‘Restoration’ could be disastrous

‘Restoration’ could be disastrous

One notices that a “luau” is planned Saturday at the Lily Pond in Mill Creek Park to raise funds for the pond’s “restoration.”

Given the amount of tax funds it has at its disposal, I don’t know why the park thinks it is necessary to host a public fund-raising event on behalf of the pond, which, as it is rightly pointed out, is a park “treasure.”

But this is not the point.

The point is that “restoration” implies that the pond will be dredged.

I fear that this would be a serious mistake, as dredging would damage or destroy the complex web of life that makes the pond the park-visitor magnet that it is today.

Within its waters, the pond hosts an impressive turtle population, including very large snappers. Along the edge of the pond one can now notice large bass hovering over their spawning beds amidst a host of bluegills.

A little further out slowly cruise the multi-hued carp, long one of the pond’s trademark inhabitants.

Above water are the pond’s resident blue heron, mallard and wood ducks, and small flocks of Canada geese, the adults of which now hiss at passers-by as they protect their goslings, whose size varies greatly depending on just when they were hatched.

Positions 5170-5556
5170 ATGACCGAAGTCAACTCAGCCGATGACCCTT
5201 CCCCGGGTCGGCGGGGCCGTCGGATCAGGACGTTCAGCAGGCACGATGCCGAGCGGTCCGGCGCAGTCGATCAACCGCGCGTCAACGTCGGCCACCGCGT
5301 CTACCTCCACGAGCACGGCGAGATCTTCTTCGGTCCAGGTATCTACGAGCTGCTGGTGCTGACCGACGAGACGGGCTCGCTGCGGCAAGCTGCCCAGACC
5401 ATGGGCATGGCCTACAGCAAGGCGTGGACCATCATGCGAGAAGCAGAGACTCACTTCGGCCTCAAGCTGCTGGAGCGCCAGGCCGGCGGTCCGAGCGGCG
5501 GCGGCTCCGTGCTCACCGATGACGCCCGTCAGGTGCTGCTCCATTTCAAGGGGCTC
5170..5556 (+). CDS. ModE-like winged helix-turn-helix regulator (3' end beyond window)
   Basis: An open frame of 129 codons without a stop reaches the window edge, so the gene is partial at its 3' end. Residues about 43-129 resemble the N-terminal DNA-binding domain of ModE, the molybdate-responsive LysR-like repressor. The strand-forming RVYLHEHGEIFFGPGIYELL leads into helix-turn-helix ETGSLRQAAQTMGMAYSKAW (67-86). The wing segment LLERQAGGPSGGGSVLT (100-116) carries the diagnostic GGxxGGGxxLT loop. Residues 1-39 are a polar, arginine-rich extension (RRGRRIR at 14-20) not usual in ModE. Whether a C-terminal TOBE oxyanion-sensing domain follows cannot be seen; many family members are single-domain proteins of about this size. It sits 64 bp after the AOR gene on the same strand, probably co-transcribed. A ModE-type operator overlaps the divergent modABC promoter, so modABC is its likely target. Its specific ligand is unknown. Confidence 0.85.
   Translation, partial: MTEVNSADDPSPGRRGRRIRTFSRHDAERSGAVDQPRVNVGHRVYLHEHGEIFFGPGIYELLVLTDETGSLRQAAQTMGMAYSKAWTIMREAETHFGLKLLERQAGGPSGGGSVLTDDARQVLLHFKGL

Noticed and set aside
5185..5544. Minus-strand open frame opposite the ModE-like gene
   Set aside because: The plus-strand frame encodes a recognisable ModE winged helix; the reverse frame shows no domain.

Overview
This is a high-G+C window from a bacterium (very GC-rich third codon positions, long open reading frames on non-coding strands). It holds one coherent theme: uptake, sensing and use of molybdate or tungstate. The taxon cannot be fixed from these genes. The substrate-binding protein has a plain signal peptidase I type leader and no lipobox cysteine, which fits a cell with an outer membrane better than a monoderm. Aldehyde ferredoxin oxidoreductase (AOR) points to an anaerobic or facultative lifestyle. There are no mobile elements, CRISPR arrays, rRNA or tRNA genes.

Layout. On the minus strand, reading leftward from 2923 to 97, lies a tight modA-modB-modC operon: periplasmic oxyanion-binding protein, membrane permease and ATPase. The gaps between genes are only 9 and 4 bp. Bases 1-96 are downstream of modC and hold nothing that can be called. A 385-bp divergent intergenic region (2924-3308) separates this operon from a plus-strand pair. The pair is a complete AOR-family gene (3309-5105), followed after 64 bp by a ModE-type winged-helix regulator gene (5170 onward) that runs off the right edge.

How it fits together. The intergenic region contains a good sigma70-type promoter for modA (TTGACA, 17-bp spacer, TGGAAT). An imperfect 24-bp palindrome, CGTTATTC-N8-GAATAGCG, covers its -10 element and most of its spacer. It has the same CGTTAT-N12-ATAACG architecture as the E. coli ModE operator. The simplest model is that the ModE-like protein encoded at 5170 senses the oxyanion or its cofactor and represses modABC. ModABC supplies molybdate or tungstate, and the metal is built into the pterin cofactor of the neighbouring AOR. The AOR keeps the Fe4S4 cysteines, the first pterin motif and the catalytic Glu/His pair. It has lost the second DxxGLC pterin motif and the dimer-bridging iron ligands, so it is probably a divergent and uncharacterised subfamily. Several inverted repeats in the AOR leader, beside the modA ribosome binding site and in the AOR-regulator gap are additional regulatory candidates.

But just as timbering will destroy a forest, I fear that dredging would be the ruination of the Lily Pond for the foreseeable future.

I do applaud the park for vastly improving the trail along the edge of the pond, which had become a mucky morass in many spots.

But putting those two coyote “scarecrows” (one in a snarling, crouched position) on the edge of the pond in an attempt to scare off defecating geese was ridiculous, as the geese pay them little heed.

I fear that the same park administration that has so little knowledge of nature as to place those coyote likenesses along the pond may now be planning to dredge it, thus removing the pond’s aquatic wildlife along with the mud.

Robert R. Stanger, Boardman